Under the circumstances who in his or her right mind wouldn’t want to make the stars his or her destination?

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The sky’s the limit for Canuck in space

The future is what you make of it. . .Up. . .up. . .in the air

The future is what you make of it. . .Up. . .up. . .in the air

When I grow up, I want to be Chris Hadfield – minus the mustache.

In fact, the first Canadian astronaut to command the International Space Station (he returns to terra firma on Monday) perfectly mirrors my own youthful ambitions, if not actual experiences.

He’s almost exactly my age (we both graduated high school in 1978). He can fly 70 different types of aircraft (I once took the controls of a Cessna for about five seconds). He’s on a first-name basis with Captain Kirk (I once tripped over William Shatner’s carry-on at Pearson Airport). He plays the guitar (so do I. . .sort of).

There, alas, the similarities end.

Where the mere thought of spending months on end sealed up in a metal can hundreds of kilometers above our planetary orb is enough to give me a panic attack, Mr. Hadfield seems to relish his splendid isolation. He even wrote a song about it (with Barenaked Ladies’ frontman Ed Robertson).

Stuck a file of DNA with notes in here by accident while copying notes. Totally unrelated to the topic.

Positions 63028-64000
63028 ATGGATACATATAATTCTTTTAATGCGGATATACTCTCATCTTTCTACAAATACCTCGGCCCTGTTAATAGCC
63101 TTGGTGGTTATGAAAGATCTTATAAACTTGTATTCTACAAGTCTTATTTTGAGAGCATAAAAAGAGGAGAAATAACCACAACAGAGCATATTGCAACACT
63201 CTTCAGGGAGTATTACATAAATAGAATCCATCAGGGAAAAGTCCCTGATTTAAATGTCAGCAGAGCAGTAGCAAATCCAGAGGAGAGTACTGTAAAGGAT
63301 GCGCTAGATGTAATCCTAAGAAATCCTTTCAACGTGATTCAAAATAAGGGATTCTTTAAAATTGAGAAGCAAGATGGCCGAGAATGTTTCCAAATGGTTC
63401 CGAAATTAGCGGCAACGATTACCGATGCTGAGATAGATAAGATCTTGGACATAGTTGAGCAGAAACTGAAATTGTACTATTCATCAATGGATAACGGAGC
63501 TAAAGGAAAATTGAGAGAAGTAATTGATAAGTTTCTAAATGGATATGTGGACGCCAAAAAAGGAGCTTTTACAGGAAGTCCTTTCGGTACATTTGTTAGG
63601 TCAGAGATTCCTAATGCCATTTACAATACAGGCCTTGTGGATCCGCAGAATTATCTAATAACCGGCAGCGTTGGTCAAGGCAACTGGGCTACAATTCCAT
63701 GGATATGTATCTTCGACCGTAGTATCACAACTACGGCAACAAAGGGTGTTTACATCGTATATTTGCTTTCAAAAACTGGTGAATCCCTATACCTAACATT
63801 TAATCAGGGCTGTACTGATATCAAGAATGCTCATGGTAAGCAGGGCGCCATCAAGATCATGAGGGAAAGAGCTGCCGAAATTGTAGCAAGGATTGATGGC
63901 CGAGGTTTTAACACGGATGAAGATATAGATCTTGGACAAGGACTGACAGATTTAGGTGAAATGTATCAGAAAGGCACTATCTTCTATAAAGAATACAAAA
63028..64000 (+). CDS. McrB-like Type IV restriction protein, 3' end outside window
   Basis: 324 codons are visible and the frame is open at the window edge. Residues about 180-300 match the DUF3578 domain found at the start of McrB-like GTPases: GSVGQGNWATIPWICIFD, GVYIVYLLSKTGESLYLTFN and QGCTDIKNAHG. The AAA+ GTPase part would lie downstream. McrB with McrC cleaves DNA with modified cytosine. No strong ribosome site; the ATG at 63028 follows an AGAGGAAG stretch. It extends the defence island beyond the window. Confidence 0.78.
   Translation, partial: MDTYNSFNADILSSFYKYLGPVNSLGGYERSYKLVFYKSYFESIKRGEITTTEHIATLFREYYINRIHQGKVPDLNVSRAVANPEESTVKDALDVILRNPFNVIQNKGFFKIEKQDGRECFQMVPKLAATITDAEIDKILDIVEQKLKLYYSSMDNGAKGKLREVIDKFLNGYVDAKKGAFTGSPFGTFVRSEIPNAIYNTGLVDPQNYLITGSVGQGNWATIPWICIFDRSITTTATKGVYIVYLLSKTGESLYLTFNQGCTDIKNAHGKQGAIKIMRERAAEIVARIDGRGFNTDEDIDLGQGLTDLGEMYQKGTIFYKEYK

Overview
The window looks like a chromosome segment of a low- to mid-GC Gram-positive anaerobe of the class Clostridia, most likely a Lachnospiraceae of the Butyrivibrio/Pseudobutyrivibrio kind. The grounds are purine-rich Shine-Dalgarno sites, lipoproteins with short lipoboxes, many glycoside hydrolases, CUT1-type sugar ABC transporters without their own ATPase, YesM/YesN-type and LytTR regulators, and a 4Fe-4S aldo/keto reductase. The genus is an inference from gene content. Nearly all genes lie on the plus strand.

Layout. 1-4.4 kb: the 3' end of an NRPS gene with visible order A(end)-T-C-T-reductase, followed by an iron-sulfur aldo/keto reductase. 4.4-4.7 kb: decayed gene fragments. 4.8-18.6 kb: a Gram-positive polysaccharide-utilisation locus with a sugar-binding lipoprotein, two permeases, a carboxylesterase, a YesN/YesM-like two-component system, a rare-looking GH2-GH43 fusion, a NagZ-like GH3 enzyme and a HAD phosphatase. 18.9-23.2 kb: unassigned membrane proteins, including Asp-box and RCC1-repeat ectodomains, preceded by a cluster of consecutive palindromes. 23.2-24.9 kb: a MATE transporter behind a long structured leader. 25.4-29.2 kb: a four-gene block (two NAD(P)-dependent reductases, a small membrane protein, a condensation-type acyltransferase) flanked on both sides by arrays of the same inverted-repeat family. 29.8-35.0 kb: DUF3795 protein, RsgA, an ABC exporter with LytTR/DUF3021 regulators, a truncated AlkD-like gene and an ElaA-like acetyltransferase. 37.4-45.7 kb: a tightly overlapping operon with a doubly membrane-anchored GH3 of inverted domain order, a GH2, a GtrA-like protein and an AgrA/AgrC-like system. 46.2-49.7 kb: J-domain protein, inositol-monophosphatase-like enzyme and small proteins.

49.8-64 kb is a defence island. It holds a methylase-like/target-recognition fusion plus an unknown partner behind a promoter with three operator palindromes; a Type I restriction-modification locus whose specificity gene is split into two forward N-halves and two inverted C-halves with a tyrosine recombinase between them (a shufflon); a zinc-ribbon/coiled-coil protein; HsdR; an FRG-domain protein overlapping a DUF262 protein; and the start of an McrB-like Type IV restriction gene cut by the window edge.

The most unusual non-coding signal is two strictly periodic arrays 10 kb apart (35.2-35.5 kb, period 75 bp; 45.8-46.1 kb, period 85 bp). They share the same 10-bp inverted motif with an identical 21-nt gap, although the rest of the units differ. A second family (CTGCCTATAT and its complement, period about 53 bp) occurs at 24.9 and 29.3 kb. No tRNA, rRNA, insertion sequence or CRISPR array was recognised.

“Eighteen thousand miles an hour/Fueled by science and solar power/The oceans racing past/At half a thousand tons/Ninety minutes Moon to Sun/A bullet can’t go half this fast/Floating from my seat/Look out my window/There goes Home (There goes home)/That brilliant ball of blue/Is where I’m from, and also where I’m going to.”

Catchy. Last week, Mr. Hadfield warbled his ditty, “ISS – Is Somebody Singing?” – from space. According to a CBC News report, “students, musicians and other participants from across Canada and as far away as Singapore and Australia sang along. . .The concert (was his) final live link from the space station before he returns to Earth on May 13.”

Indeed, the high-flying voyager has been a busy guy since he docked with his orbiting home away from home on December 21. Deftly using social media to communicate with his terrestrial brethren, he helped the Bank of Canada unveil its new, plastic $5 bill (he noted that the currency illustrates “how we can reach new heights of innovation”).